Touch of Evil

Touch of Evil ★★★★½

For all the striking images in the film, a carnival of horrors rendered in deep focus and harsh shadows, none are more representative than Welles himself. Under his mountain of prosthetics, Welles’ Detective Quinlan is a corpulent temple to avarice and wrath, staggering and bellowing through a rotting border town in order to hang a crime on a guilty head, or maybe just any head. Welles makes the interesting, and wise, choice to make Quinlan very good at his job which makes his corruption tragic rather than purely evil, and it’s a fittingly cruel choice to ultimately vindicate Quinlan’s superstitious and thuggish methods.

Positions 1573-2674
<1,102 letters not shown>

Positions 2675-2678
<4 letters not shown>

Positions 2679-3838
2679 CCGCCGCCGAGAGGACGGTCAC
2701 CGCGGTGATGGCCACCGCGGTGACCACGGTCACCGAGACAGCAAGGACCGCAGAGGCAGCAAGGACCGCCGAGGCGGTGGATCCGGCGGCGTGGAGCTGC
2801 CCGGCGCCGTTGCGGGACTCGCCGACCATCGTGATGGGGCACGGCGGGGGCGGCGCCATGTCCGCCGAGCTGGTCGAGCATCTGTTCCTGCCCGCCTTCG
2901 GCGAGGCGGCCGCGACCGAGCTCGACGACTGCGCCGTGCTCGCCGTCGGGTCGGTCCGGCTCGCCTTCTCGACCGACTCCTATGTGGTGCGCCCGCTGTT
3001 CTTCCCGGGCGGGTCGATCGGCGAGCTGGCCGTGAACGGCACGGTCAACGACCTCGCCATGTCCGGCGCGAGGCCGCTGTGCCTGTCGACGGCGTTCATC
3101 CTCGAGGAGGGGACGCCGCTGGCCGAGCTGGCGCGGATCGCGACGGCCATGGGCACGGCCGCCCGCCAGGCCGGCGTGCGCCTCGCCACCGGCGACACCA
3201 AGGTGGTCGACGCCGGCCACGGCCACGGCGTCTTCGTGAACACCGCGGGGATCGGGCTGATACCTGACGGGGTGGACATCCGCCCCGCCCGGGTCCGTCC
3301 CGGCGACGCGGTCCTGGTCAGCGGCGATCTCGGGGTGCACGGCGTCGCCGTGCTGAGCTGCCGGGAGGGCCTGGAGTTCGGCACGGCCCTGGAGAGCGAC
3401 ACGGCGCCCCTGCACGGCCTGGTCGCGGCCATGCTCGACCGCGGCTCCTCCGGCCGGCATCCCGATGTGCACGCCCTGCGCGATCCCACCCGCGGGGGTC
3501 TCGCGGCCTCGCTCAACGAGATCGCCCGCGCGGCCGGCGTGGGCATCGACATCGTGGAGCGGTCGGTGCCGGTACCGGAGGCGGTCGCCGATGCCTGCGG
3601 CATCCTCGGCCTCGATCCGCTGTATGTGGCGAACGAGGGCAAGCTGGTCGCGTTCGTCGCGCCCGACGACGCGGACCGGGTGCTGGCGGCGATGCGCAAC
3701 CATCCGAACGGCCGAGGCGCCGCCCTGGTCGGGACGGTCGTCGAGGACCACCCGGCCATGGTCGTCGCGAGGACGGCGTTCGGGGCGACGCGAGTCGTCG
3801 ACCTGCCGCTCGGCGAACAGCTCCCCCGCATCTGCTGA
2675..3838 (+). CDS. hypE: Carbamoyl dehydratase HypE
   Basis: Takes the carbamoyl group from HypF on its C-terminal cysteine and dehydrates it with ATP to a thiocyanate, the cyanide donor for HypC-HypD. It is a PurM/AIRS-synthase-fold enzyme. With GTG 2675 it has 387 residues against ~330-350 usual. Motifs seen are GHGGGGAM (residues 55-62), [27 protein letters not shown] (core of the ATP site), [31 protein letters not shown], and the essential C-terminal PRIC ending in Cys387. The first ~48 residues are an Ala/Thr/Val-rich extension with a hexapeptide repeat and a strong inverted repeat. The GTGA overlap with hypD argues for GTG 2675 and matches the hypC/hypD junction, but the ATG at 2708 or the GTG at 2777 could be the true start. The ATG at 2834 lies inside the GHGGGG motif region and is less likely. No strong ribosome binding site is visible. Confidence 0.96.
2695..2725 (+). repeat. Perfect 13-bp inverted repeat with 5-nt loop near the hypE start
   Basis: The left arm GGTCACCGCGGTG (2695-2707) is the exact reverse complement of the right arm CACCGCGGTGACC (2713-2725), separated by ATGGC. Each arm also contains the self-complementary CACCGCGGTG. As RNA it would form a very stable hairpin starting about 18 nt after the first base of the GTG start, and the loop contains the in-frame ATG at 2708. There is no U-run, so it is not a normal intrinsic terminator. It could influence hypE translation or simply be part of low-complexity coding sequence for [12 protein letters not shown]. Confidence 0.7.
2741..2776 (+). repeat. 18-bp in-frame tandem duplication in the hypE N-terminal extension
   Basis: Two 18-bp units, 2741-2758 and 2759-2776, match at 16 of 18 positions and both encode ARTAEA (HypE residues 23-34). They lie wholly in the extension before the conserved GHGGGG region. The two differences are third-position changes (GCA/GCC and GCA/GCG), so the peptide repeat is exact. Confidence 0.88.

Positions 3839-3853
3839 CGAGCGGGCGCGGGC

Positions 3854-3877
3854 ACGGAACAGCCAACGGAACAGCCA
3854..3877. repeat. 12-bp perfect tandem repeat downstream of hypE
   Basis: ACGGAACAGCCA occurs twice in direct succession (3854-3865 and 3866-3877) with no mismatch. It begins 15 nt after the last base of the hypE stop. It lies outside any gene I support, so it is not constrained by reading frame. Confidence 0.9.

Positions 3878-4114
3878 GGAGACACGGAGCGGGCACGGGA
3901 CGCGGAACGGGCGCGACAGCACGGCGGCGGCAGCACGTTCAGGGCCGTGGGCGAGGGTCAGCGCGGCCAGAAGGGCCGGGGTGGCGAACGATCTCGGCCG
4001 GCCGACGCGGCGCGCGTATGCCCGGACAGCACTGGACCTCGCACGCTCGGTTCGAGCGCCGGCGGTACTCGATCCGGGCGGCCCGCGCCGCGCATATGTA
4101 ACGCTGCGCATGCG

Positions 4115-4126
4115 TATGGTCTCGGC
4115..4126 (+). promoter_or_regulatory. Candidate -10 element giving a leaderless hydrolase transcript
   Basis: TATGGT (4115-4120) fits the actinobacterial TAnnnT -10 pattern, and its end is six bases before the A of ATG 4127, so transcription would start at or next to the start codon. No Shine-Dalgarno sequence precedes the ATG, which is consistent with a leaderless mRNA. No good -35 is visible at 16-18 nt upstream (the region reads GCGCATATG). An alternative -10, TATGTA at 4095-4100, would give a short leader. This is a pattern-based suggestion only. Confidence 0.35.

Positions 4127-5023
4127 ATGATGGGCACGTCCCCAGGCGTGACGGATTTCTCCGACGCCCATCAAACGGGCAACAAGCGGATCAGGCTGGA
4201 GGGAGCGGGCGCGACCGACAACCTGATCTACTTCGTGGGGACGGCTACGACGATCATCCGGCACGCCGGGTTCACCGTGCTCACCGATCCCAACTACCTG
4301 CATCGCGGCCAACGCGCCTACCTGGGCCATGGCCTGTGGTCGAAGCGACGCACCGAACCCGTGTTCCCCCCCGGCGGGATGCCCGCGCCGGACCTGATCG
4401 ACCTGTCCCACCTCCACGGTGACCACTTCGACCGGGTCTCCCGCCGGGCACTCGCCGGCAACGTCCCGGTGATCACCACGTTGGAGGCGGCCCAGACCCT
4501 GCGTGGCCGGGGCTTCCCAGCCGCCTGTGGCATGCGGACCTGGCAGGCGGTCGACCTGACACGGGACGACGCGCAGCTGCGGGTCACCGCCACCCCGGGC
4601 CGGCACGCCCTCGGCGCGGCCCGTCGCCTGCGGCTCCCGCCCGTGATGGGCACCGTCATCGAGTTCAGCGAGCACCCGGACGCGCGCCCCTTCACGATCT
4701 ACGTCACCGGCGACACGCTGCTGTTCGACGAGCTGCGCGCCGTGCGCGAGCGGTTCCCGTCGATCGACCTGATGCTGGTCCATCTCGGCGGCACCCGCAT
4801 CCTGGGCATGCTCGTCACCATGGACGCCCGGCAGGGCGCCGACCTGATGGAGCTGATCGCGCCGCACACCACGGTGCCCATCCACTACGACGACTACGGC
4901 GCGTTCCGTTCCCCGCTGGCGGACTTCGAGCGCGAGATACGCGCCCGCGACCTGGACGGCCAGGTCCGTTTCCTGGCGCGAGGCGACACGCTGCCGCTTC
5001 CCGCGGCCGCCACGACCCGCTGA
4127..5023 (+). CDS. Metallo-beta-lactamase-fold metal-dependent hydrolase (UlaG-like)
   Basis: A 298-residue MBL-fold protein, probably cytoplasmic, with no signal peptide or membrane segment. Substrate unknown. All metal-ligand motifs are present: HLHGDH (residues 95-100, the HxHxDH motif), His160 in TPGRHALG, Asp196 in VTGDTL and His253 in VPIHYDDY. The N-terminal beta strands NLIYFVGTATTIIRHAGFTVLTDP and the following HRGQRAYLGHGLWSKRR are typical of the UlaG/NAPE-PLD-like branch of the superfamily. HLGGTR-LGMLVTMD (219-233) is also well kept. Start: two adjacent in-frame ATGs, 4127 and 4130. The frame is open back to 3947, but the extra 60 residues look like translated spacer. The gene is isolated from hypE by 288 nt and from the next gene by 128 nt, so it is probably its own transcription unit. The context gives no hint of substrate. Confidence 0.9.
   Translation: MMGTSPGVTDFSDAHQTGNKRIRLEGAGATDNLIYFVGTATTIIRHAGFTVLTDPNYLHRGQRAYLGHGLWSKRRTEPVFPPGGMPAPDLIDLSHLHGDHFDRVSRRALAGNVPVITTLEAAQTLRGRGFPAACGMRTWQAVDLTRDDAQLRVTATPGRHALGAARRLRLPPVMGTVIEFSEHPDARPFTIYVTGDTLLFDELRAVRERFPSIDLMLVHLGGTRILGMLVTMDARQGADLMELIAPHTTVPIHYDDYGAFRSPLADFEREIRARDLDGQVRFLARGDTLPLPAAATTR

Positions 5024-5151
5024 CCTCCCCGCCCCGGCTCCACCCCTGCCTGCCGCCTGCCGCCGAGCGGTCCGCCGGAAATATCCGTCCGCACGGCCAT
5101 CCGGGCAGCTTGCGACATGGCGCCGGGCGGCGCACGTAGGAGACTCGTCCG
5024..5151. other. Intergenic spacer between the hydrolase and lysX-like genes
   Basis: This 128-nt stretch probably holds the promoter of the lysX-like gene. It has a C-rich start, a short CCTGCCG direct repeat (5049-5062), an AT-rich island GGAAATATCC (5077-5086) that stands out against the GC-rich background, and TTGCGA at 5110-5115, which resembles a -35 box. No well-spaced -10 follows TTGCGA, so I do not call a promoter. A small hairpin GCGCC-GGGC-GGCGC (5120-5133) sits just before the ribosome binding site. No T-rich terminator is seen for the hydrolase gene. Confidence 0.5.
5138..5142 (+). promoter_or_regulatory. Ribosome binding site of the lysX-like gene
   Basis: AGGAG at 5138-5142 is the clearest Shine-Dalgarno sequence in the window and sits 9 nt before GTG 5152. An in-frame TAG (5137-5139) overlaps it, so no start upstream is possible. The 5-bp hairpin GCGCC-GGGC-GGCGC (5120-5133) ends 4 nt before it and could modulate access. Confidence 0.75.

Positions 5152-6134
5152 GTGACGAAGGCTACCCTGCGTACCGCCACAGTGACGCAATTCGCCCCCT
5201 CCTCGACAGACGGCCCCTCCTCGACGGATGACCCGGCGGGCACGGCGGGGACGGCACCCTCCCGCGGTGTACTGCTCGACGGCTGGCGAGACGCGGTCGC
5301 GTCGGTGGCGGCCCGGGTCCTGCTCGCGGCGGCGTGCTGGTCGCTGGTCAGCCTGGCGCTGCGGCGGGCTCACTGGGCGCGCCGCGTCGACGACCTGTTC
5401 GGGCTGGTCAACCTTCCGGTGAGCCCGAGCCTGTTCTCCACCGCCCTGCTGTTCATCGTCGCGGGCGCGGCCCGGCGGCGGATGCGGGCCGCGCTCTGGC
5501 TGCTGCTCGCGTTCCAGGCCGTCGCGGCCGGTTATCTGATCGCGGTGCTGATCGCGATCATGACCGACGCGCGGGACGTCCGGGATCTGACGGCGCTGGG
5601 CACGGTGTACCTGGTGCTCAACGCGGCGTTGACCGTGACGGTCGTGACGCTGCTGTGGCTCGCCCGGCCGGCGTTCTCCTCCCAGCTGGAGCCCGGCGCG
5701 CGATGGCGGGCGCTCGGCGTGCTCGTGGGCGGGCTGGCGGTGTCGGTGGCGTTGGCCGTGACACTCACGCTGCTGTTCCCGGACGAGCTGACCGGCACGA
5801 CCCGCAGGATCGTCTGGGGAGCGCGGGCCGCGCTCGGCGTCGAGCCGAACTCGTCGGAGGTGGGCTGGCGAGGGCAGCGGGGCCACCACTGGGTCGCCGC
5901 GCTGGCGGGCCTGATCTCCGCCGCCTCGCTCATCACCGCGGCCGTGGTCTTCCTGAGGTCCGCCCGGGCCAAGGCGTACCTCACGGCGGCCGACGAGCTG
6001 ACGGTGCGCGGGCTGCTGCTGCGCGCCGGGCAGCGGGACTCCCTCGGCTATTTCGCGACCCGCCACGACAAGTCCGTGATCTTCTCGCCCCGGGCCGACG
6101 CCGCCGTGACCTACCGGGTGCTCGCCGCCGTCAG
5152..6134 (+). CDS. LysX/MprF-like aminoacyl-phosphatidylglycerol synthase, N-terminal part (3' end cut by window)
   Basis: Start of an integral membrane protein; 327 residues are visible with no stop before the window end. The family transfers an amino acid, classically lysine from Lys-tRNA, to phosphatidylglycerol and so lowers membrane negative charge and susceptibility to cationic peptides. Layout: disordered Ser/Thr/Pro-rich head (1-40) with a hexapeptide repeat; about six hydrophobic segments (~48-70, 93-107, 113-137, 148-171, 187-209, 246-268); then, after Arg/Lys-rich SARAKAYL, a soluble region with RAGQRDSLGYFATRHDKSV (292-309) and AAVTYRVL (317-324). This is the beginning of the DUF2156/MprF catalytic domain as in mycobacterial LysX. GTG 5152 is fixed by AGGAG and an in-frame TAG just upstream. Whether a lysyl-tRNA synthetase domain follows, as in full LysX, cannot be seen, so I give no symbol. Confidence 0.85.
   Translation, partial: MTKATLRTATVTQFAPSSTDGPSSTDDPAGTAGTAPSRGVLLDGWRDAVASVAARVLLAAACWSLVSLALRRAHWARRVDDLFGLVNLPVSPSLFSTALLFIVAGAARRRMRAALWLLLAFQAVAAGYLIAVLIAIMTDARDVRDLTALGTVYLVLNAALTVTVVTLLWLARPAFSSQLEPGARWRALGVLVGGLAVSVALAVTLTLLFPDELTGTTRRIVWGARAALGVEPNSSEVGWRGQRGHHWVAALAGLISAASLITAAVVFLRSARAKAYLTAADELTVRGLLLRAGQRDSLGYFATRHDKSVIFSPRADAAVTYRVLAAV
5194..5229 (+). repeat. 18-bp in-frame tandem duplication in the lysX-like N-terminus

Touch of Evil is ostensibly about a lot of things, too — the increasingly porous border between the US and Mexico, racism, imperialism, but many of the broader themes are either muddled or subsumed by the film’s overwhelming ugliness. This is a mean, dirty, rotten film that revels in filthy roadside motels, grinding industrial machinery, and corpses floating away like flotsam. Like Quinlan, it’s about torment more than anything else. Just look at Janet Leigh’s character, who exists purely to be tortured. But the skin-crawling sleaze and pervasive sense of danger is exactly what makes Touch of Evil so effective, and so difficult to cleanly sum up. Popularly thought of as the “final” classic noir film, I couldn’t think of a more spectacular note for such a cynical genre to close its curtains on.

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